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using longer flat head bolts
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Carnage


Oct 29, 2008, 10:20 AM
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using longer flat head bolts
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we needed more bolts and my boss accidentally ordered the ones with the angled heads instead of the square heads (the ones that use the small wrench not the big wrench). some of em are pretty big and have section that dont have threading. so on the square headed one this makes sense, but i cant for the life of me figure out why there would be any use of the angled heads on larger holds. the only time i use them is on foot jibs.

so am i not seeing something here? are there holds out there that use the angled heads that are big, or is there a way to use the angled heads on the larger holds?


acorneau


Oct 29, 2008, 10:29 AM
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Re: [Carnage] using longer flat head bolts [In reply to]
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Carnage wrote:
so am i not seeing something here? are there holds out there that use the angled heads that are big, or is there a way to use the angled heads on the larger holds?

Yes, there are larger holds that use Martini's. However, DON'T use a Martini on a cap-head hold or you'll mess up the washer insert.

Also, these bolts weren't originally designed for hand holds, they've been around longer than that.


spikeddem


Nov 1, 2008, 6:03 PM
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Re: [acorneau] using longer flat head bolts [In reply to]
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If the hold has metal in the plastic, use the big wrench bolts, if it has no metal, use the small wrench bolts.


gunkiemike


Nov 2, 2008, 1:00 PM
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Re: [spikeddem] using longer flat head bolts [In reply to]
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spikeddem wrote:
If the hold has metal in the plastic, use the big wrench bolts, if it has no metal, use the small wrench bolts.

I dunno. I've split a hold or two (that didn't have a washer IIRC) due to the wedging action of those taper-head bolts. Now I'm careful to match bolt head to seat shape.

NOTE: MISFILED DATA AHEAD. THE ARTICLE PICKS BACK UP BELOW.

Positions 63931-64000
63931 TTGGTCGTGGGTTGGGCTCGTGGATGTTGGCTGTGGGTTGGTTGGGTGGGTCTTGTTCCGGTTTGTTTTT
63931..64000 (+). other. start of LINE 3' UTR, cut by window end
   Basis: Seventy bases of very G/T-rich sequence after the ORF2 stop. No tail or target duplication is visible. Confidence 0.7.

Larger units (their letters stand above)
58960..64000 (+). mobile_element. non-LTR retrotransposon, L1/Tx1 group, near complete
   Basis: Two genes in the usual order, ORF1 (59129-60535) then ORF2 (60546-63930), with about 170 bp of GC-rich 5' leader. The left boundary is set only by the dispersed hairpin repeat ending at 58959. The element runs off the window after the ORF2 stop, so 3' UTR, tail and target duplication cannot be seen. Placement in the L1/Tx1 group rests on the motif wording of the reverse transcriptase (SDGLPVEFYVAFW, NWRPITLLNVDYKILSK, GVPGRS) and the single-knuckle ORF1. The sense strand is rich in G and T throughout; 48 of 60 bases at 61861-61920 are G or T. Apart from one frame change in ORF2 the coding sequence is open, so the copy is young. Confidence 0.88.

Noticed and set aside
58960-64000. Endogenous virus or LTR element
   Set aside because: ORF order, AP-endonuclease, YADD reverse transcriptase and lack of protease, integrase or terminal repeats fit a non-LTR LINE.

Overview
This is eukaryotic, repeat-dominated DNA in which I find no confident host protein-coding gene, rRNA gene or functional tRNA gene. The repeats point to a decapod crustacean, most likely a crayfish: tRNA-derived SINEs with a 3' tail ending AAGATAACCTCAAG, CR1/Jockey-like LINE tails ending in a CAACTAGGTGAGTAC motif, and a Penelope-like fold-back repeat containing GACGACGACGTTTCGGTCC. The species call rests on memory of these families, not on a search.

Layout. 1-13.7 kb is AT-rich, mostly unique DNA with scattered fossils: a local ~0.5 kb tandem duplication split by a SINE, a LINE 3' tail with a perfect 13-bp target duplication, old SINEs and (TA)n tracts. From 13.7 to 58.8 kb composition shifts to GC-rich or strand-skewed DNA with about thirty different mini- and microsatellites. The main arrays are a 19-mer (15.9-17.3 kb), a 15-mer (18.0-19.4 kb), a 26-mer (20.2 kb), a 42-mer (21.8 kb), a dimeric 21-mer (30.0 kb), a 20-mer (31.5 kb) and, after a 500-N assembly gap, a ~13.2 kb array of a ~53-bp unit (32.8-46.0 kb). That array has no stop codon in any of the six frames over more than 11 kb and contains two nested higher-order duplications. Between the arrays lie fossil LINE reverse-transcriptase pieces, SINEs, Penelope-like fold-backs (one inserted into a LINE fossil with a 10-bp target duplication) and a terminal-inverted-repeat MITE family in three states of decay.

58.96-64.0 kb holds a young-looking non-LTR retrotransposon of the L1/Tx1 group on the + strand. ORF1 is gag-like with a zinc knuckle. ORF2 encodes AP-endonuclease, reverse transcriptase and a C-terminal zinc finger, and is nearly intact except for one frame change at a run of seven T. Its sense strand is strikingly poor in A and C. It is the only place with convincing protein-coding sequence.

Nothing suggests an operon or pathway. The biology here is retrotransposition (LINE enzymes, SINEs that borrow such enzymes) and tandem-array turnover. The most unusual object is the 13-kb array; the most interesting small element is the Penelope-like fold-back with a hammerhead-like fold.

fatoomchk


Nov 3, 2008, 5:58 AM
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Re: [Carnage] using longer flat head bolts [In reply to]
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argh. no wonder he ordered the wrong screws...



This is called a "standard head" socket cap screw.




This is called a "flat head" socket cap screw in the USA, and in other markets a "counter-sunk" socket head cap screw.

If you are worried about ordering screws, then get them from www.mcmaster.com

They are expensive, but they have very nice pictures of the screws, and even technical drawings if you want to be really sure.

Tell your boss so he doesn't "screw"-up again. (mwahahahahahaha) Laugh

and yes, it is real easy to break a hold without a washer if you use a flat head screw.


djlachelt


Nov 3, 2008, 8:33 AM
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Re: [fatoomchk] using longer flat head bolts [In reply to]
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fatoomchk wrote:



This is called a "flat head" socket cap screw in the USA, and in other markets a "counter-sunk" socket head cap screw.

It is also referred to as a "Martini" bolt.


fatoomchk


Nov 4, 2008, 12:58 AM
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Re: [djlachelt] using longer flat head bolts [In reply to]
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djlachelt wrote:
It is also referred to as a "Martini" bolt.

yeah... but that's a regional colloquialism. If you ask for a martini bolt in a lot of places you will get a strange look and a long wait.

I just mentioned the generally accepted names to help the OP


Partner ctardi


Nov 6, 2008, 11:12 AM
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Re: [fatoomchk] using longer flat head bolts [In reply to]
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Bringing in, sending in, or emailing a photo of what you want can also help. Wink


spikeddem


Nov 6, 2008, 4:55 PM
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Re: [gunkiemike] using longer flat head bolts [In reply to]
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gunkiemike wrote:
spikeddem wrote:
If the hold has metal in the plastic, use the big wrench bolts, if it has no metal, use the small wrench bolts.

I dunno. I've split a hold or two (that didn't have a washer IIRC) due to the wedging action of those taper-head bolts. Now I'm careful to match bolt head to seat shape.

I'm pretty sure what I said is correct. I think button-headed bolts can be used on anything . . . not that anyone asked.


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